Navigating Ebook Publishers: Part Two

Recently, the publisher I work for, Entranced Publishing, shut down. You can read the entire strange account of what happened on Writer Beware’s blog. I will summarize here: Entranced had a promising start with a mission statement to put out quality YA and Romance books. The staff was experienced, and we took our time launching and editing books. Unfortunately, through a series of mishaps, the press slowly went downhill.

As you can read in the post, many of these things can be attributed to our Executive Editor, the woman in charge of everything. She was the one who had access to financial accounts and vendors who gave her sales reports. Staff and authors were paid once, last summer, and haven’t been paid since.

My point in making this point is not to slander Ashley. I’m not interested in that. She knows what she did, and now dozens of other people do, too.

I posted a blog post called Navigating Ebook Publishers nearly two years ago, giving tips to authors on how to examine ebook publishers. And yet, I ended up working for one that would prove to be a short-lived juncture that left authors with orphaned books and staff with nothing to show for their hard work. What did I miss? What did the authors miss? Were there glaring signs that we were blind to? Were the authors just desperate for their work to be published?

No. Entranced was very promising when we first started out. We had a strong contract. We had a good staff that was organized well. But the person in charge failed everyone else who put their trust in her. She started strong, but after too many mistakes, she wasn’t interested in mending them and doing things right, or in stepping down and finding someone to actually take over. She persisted for months after it was clear things weren’t working, then she placed responsibility on “Bob” and shut the press down.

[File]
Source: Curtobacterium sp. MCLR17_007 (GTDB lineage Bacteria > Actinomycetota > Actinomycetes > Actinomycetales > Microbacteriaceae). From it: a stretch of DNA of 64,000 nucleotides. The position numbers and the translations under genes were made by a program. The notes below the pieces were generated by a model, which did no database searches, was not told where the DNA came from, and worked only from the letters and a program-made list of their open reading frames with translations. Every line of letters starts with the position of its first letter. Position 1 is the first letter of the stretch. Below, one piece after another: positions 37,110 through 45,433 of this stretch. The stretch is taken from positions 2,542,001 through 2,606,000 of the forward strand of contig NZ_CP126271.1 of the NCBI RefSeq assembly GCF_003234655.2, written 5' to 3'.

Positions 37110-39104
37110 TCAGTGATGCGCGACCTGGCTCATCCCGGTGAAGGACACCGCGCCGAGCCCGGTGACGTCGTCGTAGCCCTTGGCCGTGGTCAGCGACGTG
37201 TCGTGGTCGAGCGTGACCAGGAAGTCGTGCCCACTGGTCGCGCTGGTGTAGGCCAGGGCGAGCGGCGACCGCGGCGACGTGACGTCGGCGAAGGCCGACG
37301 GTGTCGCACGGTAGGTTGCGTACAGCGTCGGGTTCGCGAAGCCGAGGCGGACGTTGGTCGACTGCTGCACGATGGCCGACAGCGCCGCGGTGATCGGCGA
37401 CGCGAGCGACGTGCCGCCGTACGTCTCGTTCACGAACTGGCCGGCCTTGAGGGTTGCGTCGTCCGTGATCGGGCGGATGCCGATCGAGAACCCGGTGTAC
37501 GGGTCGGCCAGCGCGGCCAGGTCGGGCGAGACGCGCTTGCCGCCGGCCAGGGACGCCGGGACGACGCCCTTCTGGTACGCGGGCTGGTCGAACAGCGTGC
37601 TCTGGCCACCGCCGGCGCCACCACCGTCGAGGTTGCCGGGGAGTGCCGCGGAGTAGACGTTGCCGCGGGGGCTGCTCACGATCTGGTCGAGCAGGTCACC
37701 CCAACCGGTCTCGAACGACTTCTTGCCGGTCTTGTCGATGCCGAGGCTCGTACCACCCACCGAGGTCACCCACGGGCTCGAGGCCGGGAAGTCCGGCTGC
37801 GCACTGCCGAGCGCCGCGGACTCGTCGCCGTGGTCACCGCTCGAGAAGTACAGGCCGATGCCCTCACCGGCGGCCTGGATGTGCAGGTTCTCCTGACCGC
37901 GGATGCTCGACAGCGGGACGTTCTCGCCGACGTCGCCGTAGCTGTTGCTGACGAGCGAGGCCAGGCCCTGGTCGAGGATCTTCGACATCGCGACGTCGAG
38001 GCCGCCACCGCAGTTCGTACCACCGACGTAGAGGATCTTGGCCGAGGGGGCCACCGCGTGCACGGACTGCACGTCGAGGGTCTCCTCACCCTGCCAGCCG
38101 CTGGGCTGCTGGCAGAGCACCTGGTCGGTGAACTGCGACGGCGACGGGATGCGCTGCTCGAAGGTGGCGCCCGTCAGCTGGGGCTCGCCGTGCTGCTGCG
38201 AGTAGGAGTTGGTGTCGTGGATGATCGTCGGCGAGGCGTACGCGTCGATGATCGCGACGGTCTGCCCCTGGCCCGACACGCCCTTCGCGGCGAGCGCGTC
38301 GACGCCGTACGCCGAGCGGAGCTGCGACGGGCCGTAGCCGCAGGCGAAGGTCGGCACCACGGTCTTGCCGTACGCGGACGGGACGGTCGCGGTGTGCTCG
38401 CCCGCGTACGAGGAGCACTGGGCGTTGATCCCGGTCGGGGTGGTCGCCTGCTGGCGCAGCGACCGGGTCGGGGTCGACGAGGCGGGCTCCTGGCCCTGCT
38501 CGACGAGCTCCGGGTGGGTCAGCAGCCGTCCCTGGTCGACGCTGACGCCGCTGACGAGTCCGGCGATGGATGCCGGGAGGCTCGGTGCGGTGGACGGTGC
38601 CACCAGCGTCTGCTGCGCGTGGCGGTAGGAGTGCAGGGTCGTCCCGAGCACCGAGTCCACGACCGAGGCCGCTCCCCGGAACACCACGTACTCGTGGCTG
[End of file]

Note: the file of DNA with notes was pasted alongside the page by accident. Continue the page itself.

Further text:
While I stand by my previous post, I’d also like to offer authors these extra tips:

Look for transparency.

It may seem rude or nosy, but you’re trusting these people with your hard work. Ask exactly who will be involved with the financial statements. See how many people will be in charge of the publisher’s account. Tell them you want to know what kind of accountability will be in place. Ask how often you’ll get statements. Some people aren’t going to feel comfortable asking this, but you can point to this exact situation and use it for your reasoning.


If it’s a new press, you can always let things sit for a year. If there are problems, they’ll be exposed in time. They may be smoothed out or they may kill the publisher, as ours did. There is nothing wrong with not taking the risk on a new publisher.

Sometimes, you can do all the right things, and you still end up in a situation like this. Entranced authors weren’t desperate, and neither was the staff. Things like this happen.

I know we’re all ready to move on to bigger and better things. Hopefully our experiences can help other authors (and editors and cover artists and other staff members) avoid publishers who seem promising but are led by people who can’t follow through on those promises.

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